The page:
Soner Cagaptay is a senior fellow at the Washington Institute for Near East Policy and author of “The New Sultan: Erdogan and the Crisis of Modern Turkey.”
We had to wait awhile to be sure, but now it is clear: The ruling party of President Recep Tayyip Erdogan suffered a defeat in Turkey’s key cities in the local elections that took place this past weekend.
There was a time when Erdogan — whether you liked him or not — represented change. He stood for a forward-looking vision for the country, suggesting that he could navigate the most pressing challenges, from the Kurdish issue to corruption to economic mismanagement, and he did. The people loved him for this reason and supported him at the ballot box.
No longer. Erdogan has lost his magic touch. He no longer represents change in Turkey. Now he stands for the status quo.
In Sunday’s nationwide local elections, Erdogan’s ruling Justice and Development Party (AKP) lost in strategic key races, including the mayoral seats in the Turkish capital, Ankara, and the country’s largest city, Istanbul. This defeat is surprising, since the electoral theater in Turkey has been completely tilted in Erdogan’s favor: Opposition forces have almost no voice in the country’s media, nearly 90 percent of which is controlled by businesses friendly toward the president.
Last Sunday night, as I watched the elections on CNN-Turk, the AKP candidate for Istanbul mayor, Binali Yildirim, prematurely declared victory in the contested race in live coverage — before all the votes were counted. Poignantly, when it became apparent this was not the case, CNN-Turk refused to put opposition candidate Ekrem Imamoglu on air. The network’s election panel for the night then discussed Imamoglu’s speech by making only oblique references to it. Never in my life have I witnessed a more Kafkaesque political scene.
The unfair nature of the electoral race notwithstanding, Erdogan’s party was swept out of power in all but one of Turkey’s six largest cities on March 31 — despite the fact that the president spent weeks personally rallying his party. Just two days before the elections, he gave half a dozen speeches across Istanbul for Yildirim.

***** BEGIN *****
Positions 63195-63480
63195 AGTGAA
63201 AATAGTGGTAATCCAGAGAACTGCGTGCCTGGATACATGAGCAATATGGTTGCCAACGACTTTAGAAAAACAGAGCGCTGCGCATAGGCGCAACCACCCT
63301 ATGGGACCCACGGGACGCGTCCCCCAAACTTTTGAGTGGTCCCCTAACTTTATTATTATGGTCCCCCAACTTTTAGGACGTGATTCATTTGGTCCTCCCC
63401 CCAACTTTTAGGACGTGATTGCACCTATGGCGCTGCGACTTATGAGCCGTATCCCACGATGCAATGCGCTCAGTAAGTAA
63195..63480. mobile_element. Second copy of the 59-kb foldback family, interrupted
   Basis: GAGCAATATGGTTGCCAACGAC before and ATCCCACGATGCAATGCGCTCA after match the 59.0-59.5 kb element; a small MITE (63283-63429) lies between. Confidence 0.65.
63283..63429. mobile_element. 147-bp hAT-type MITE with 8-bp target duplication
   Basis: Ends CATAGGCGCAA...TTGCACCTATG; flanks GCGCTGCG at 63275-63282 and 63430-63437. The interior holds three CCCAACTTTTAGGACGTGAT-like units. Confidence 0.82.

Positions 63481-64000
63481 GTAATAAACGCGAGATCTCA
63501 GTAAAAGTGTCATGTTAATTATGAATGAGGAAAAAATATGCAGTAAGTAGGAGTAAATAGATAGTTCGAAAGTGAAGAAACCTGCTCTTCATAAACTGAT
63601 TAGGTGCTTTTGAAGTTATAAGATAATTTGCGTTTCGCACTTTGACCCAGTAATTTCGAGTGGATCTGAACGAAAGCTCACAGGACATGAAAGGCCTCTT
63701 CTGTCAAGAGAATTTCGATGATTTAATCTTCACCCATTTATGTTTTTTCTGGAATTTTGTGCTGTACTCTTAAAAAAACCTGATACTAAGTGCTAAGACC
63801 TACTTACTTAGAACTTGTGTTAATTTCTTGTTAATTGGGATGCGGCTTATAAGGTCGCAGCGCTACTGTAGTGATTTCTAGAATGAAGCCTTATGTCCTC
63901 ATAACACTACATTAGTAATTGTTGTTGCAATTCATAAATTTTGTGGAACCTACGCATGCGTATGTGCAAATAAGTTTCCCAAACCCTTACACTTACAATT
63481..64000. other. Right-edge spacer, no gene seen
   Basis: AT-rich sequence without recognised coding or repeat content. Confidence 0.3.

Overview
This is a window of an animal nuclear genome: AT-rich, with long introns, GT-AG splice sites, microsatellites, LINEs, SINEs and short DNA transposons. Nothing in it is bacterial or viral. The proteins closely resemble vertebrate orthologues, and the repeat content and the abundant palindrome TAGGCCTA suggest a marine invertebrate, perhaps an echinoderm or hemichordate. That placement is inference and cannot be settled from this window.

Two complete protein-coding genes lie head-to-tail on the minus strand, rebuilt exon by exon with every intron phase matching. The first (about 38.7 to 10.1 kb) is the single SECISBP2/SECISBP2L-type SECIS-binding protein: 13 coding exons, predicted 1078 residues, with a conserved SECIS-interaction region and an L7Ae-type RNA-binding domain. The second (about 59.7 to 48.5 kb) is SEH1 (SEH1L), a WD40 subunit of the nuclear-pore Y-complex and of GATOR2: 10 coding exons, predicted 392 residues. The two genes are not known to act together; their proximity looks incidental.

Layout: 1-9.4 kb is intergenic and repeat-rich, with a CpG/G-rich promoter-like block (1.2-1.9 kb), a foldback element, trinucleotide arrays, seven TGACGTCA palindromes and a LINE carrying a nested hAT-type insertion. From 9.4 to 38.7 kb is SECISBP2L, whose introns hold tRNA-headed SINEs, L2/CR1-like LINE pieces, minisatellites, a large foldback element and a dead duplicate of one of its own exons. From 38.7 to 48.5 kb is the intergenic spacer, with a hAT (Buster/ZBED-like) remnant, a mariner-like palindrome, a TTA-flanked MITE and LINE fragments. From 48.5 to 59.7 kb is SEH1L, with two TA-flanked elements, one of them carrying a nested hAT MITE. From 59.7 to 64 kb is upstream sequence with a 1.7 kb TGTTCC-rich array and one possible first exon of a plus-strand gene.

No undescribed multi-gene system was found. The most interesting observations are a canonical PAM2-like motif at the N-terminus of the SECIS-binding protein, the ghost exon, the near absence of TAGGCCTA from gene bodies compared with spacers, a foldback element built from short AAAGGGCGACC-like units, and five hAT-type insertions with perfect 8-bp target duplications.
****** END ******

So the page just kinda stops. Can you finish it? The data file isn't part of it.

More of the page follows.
Only a few years ago, I believed that Erdogan’s extraordinary popularity was such that he could have gotten a corpse elected. Yet the failure of former prime minister Yildirim shows that Erdogan cannot do the same for his right-hand man.
Prime minister since 2003 and president since 2014, Erdogan has already ruled Turkey for 16 years, becoming the country’s most powerful politician in recent history.
But here’s the catch: Nearly 31 million Turks, just under 40 percent of the country’s population, have been added to the country’s citizenry, or come of voting age under him. These citizens hold Erdogan responsible for the country’s problems, including renewed conflict with the Kurds and a collapsing economy, not to mention an increasingly oppressive environment toward the opposition.
Nor does Erdogan inspire voters the way he used to. I was reminded of this while watching a campaign video of him being driven across a Black Sea city under extreme security, with dozens of police cars guarding his vehicle. Numerous police officers, standing on both sides of the street every 10 feet, closely monitor the crowd, which is only one or two people deep. And Erdogan is throwing goody bags to this unenthusiastic crowd from behind the bulletproof shield of his fortified motorcade.
This is not to say Erdogan has lost all support among Turks. Until recently, he had delivered phenomenal economic growth, lifting desperate people, especially his conservative supporters, out of poverty. His party still emerged as the most popular from Sunday’s elections with nearly 45 percent of the vote. While Erdogan’s opponents, including many leftists, secular types and liberals, abhor his authoritarian style of government, many of his core conservative supporters still believe in him.
Erdogan’s dilemma is that he has reached an inflection point in his career where many of the country’s voters, a majority in urban centers, are turning away from him. Turkey entered recession in March, and the painful economic downturn has peeled off more supporters.
If he wants to make a comeback, Erdogan needs to once again become the face of positive change in Turkey.
The opportunity is there. Turkey has had nationwide votes (a total of seven) or cataclysmic events (such as the 2016 coup attempt) every year since 2014. Erdogan faces no new elections — and hopefully, no further cataclysmic events — until 2023. I believe that the Turkish president is pragmatic and should use this opportunity to reach out and normalize the country’s political system, starting with a concession speech congratulating opposition mayors in Istanbul, Ankara and other key cities. He should then move to end the repression of the opposition.
This is the Erdogan whom history would remember well. The alternative is an Erdogan whose legacy rapidly depreciates and who will be remembered as a leader who oppressed his people to retain power. This Erdogan will wither away in the popular memory.